In 2004 I stumbled upon an incredibly interesting area of White Sands National Monument while hiking out into the 360 square miles park, an area I can only describe as an ancient dune field. When I first discovered this area I photographed one of the many yardangs I found in this isolated area (see photo #2 in My Top 5 Favorite Photographs and Accompanying Stories), but upon my return in April of 2010 the formation I originally photographed had been eroded into oblivion and was gone forever. I have to admit I was really bummed the formation was no longer present, but that disappointment soon transformed into an adrenaline fueled high as I discovered yardang after yardang the farther I hiked out.
One of the more fascinating yardangs I found and photographed was one that resembled a snakehead emerging from a 60 foot dune. I took care to photograph various compositions of this fragile sand formation and cherished the fact that no one would ever see this formation in the exact same way. As I discovered while visiting the area of my last yardang photo these formations are here one day and gone another. The winds of the Tularosa Basin simultaneously shapes and destroys the landscape providing a unique experience with every visit. It is for this reason that every visit to White Sands National Monument is as exciting as the first.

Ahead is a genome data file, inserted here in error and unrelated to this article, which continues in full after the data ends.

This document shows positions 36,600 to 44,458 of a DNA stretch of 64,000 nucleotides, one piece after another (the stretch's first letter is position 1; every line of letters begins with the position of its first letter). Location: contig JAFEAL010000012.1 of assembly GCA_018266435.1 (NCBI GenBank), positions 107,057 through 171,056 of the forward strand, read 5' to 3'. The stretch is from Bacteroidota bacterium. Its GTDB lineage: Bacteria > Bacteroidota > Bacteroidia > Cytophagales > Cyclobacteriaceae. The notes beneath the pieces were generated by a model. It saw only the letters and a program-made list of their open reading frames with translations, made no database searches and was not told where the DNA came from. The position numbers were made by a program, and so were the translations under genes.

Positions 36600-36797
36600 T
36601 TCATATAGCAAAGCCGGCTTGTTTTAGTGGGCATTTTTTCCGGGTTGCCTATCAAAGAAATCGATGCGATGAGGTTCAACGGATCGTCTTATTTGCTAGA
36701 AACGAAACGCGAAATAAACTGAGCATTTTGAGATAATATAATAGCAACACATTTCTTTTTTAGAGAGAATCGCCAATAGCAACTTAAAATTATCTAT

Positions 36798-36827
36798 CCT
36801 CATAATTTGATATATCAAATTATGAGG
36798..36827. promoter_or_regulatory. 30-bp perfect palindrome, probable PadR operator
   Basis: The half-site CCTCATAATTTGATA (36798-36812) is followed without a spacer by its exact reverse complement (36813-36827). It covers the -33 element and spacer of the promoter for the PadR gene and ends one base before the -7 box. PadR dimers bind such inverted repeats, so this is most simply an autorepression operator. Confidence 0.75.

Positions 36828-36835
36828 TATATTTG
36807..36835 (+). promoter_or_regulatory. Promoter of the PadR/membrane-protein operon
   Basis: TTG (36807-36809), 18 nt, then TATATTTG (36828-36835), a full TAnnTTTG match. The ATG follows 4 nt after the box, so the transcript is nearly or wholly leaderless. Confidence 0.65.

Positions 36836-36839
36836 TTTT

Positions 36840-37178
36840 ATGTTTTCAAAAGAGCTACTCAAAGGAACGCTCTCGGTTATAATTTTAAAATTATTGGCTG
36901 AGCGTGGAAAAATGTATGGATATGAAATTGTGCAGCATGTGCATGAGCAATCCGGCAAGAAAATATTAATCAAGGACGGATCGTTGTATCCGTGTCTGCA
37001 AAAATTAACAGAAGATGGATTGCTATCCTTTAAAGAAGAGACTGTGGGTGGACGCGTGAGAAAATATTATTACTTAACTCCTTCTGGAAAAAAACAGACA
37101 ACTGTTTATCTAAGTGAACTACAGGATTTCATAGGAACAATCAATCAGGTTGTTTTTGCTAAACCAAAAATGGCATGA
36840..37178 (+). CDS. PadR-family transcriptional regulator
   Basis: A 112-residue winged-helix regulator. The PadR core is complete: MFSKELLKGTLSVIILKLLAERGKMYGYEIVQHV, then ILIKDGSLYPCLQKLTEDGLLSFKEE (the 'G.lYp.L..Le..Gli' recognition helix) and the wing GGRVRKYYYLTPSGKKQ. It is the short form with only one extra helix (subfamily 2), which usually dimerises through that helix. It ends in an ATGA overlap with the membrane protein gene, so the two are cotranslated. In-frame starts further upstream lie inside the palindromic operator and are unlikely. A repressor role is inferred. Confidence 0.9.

Canon 1Ds Mark III, Canon 16-35mm f/2.8 II, 16mm, 1/200 sec, f/16, ISO 200
[tags]Photography, Fine Art, New Mexico, White Sands National Monument, Landscape, Nature[/tags]